March 21, 2018 - From the March, 2018 issue

Dan Sperling on the ‘Three Revolutions’ Transforming Cars and Transportation

UC Davis Institute of Transportation Studies Director & CARB board member Dan Sperling joins TPR to discuss his new book Three Revolutions, which highlights the transformative opportunity inherent to the convergence of shared mobility services, automation, and electrification. Sperling outlines how, with integrated planning and aligned investments, these three areas of innovation could bring about increased access to mobility, more affordable transportation, and major reductions in greenhouse gas emissions. He also warns of the questions and challenges on the way to this “heaven scenario”—including the need for strong state and local support, the ability of major companies to pivot to new business models, and the public’s willingness to adopt new technologies and habits.


Dan Sperling

"All of a sudden, the transportation industry is seeing sweeping innovations that have the potential to be transformative—not just for transportation, but also for our cities, energy systems, and climate." - Dan Sperling

Your new book Three Revolutions focuses on the transformations taking place today in the transportation sector. What are those revolutions and what is the book’s underlying thesis?

Dan Sperling: The transportation sector, for the longest time, has seen little innovation. My entire career has been spent in transportation, and frankly, it had gotten rather boring! But now, all of a sudden, we are seeing sweeping innovations that have the potential to be transformative—not just for transportation, but also for our cities, energy systems, and climate.

The “three revolutions” are: 1) sharing, or pooling; 2) electrification; and 3) automation. These innovations, if integrated together, will positively impact our futures. We could see lower infrastructure costs for parking and roads; greater access to mobility for many more people, bridging the gap between haves and have-nots; and cheaper options for individual travelers, which is good for consumers. These innovations are also positive for the environment, as they could lead to a major reduction in greenhouse gases.

That’s what we call the heaven scenario.

The societal concern is that there’s also a hell scenario. If these major innovations are not integrated—if we had automation without clean energy, for example, or if people owned clean cars individually, as they do now—we could end up in a future with more vehicle miles traveled, more vehicles on the road, and more sprawl. That would undermine the public transportation institutions and future opportunities for mass transit, and lead to more greenhouse gas emissions and energy use.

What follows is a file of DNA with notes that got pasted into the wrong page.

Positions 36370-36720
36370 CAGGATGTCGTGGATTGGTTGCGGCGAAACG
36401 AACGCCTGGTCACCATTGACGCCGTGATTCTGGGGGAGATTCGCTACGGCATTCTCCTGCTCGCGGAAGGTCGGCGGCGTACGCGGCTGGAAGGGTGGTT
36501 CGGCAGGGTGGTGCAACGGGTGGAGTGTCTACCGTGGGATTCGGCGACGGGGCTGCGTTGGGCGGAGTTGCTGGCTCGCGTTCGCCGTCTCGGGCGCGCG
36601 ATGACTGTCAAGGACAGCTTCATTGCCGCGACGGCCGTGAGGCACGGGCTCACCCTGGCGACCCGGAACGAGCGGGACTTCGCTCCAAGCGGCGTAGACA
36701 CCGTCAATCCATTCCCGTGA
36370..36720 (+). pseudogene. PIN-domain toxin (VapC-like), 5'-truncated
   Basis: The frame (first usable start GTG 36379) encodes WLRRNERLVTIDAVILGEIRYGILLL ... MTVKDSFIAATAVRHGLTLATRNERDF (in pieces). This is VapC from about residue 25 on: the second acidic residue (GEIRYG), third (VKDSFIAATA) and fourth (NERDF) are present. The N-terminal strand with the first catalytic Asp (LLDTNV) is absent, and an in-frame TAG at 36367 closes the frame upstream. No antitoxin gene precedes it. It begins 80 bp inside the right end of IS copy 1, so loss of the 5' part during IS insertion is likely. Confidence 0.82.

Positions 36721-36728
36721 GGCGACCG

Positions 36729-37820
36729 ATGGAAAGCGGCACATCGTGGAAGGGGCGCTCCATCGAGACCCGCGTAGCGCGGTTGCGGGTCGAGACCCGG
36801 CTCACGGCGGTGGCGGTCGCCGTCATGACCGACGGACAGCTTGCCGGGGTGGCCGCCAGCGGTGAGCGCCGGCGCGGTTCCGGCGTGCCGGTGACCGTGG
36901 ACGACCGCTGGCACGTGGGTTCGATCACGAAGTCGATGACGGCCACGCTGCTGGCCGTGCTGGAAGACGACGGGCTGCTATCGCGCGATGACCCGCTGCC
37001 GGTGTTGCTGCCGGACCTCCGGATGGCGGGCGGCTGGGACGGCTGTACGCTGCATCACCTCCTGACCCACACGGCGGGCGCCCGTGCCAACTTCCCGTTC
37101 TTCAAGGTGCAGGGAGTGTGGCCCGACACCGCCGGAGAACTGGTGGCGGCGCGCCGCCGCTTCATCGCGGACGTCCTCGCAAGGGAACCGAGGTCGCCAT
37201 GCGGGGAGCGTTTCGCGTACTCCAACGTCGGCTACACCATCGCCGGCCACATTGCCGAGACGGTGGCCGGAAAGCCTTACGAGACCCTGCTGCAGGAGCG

The first of the transportation revolutions you’ve identified is pooling, or sharing. What’s the opportunity here?

Vehicles are among the most poorly utilized assets in our economy and our society, and that creates a lot of costs and problems. We need to increase utilization of our vehicles.

The single-passenger services operated by Lyft and Uber are an important first step in that direction. But those services, while great for individuals, create a societal cost: They lead to a (small) increase in vehicle miles traveled and also create some congestion, especially in downtowns and near airports.

The challenge is to move from single-passenger services to multi-passenger services. It won’t be easy; it will require more engagement by government through policy.

In the past, despite spending tens of billions of dollars on HOV lanes, we actually saw a loss in carpool market share. That reflects the challenges of getting people to pool. But the difference today is the advantage of modern technology, including smartphones: The transaction costs are much lower, and it’s much more accessible.

Today, we need an approach like that of Lyft Line, UberPOOL, and various microtransit services that operate on-demand without fixed routes or schedules. These provide people more access at less cost than conventional transit services. 

What incentives or disincentives are governments providing to encourage a transition from single- to multi-passenger services?

Local and state governments are not doing anything right now, and we need them to. That’s part of what motivated my book.

Many cities are doing this wrong. Chicago, for example, has imposed a large fee on transit network companies like Lyft and Uber, and Via, a microtransit company. The fee is assessed on a per-rider basis—so, three riders is three times the fee—therefore providing no incentive for pooling. What the city should have done is reduce the fee for multiple passengers to incentivize the use of pooling. People respond to prices.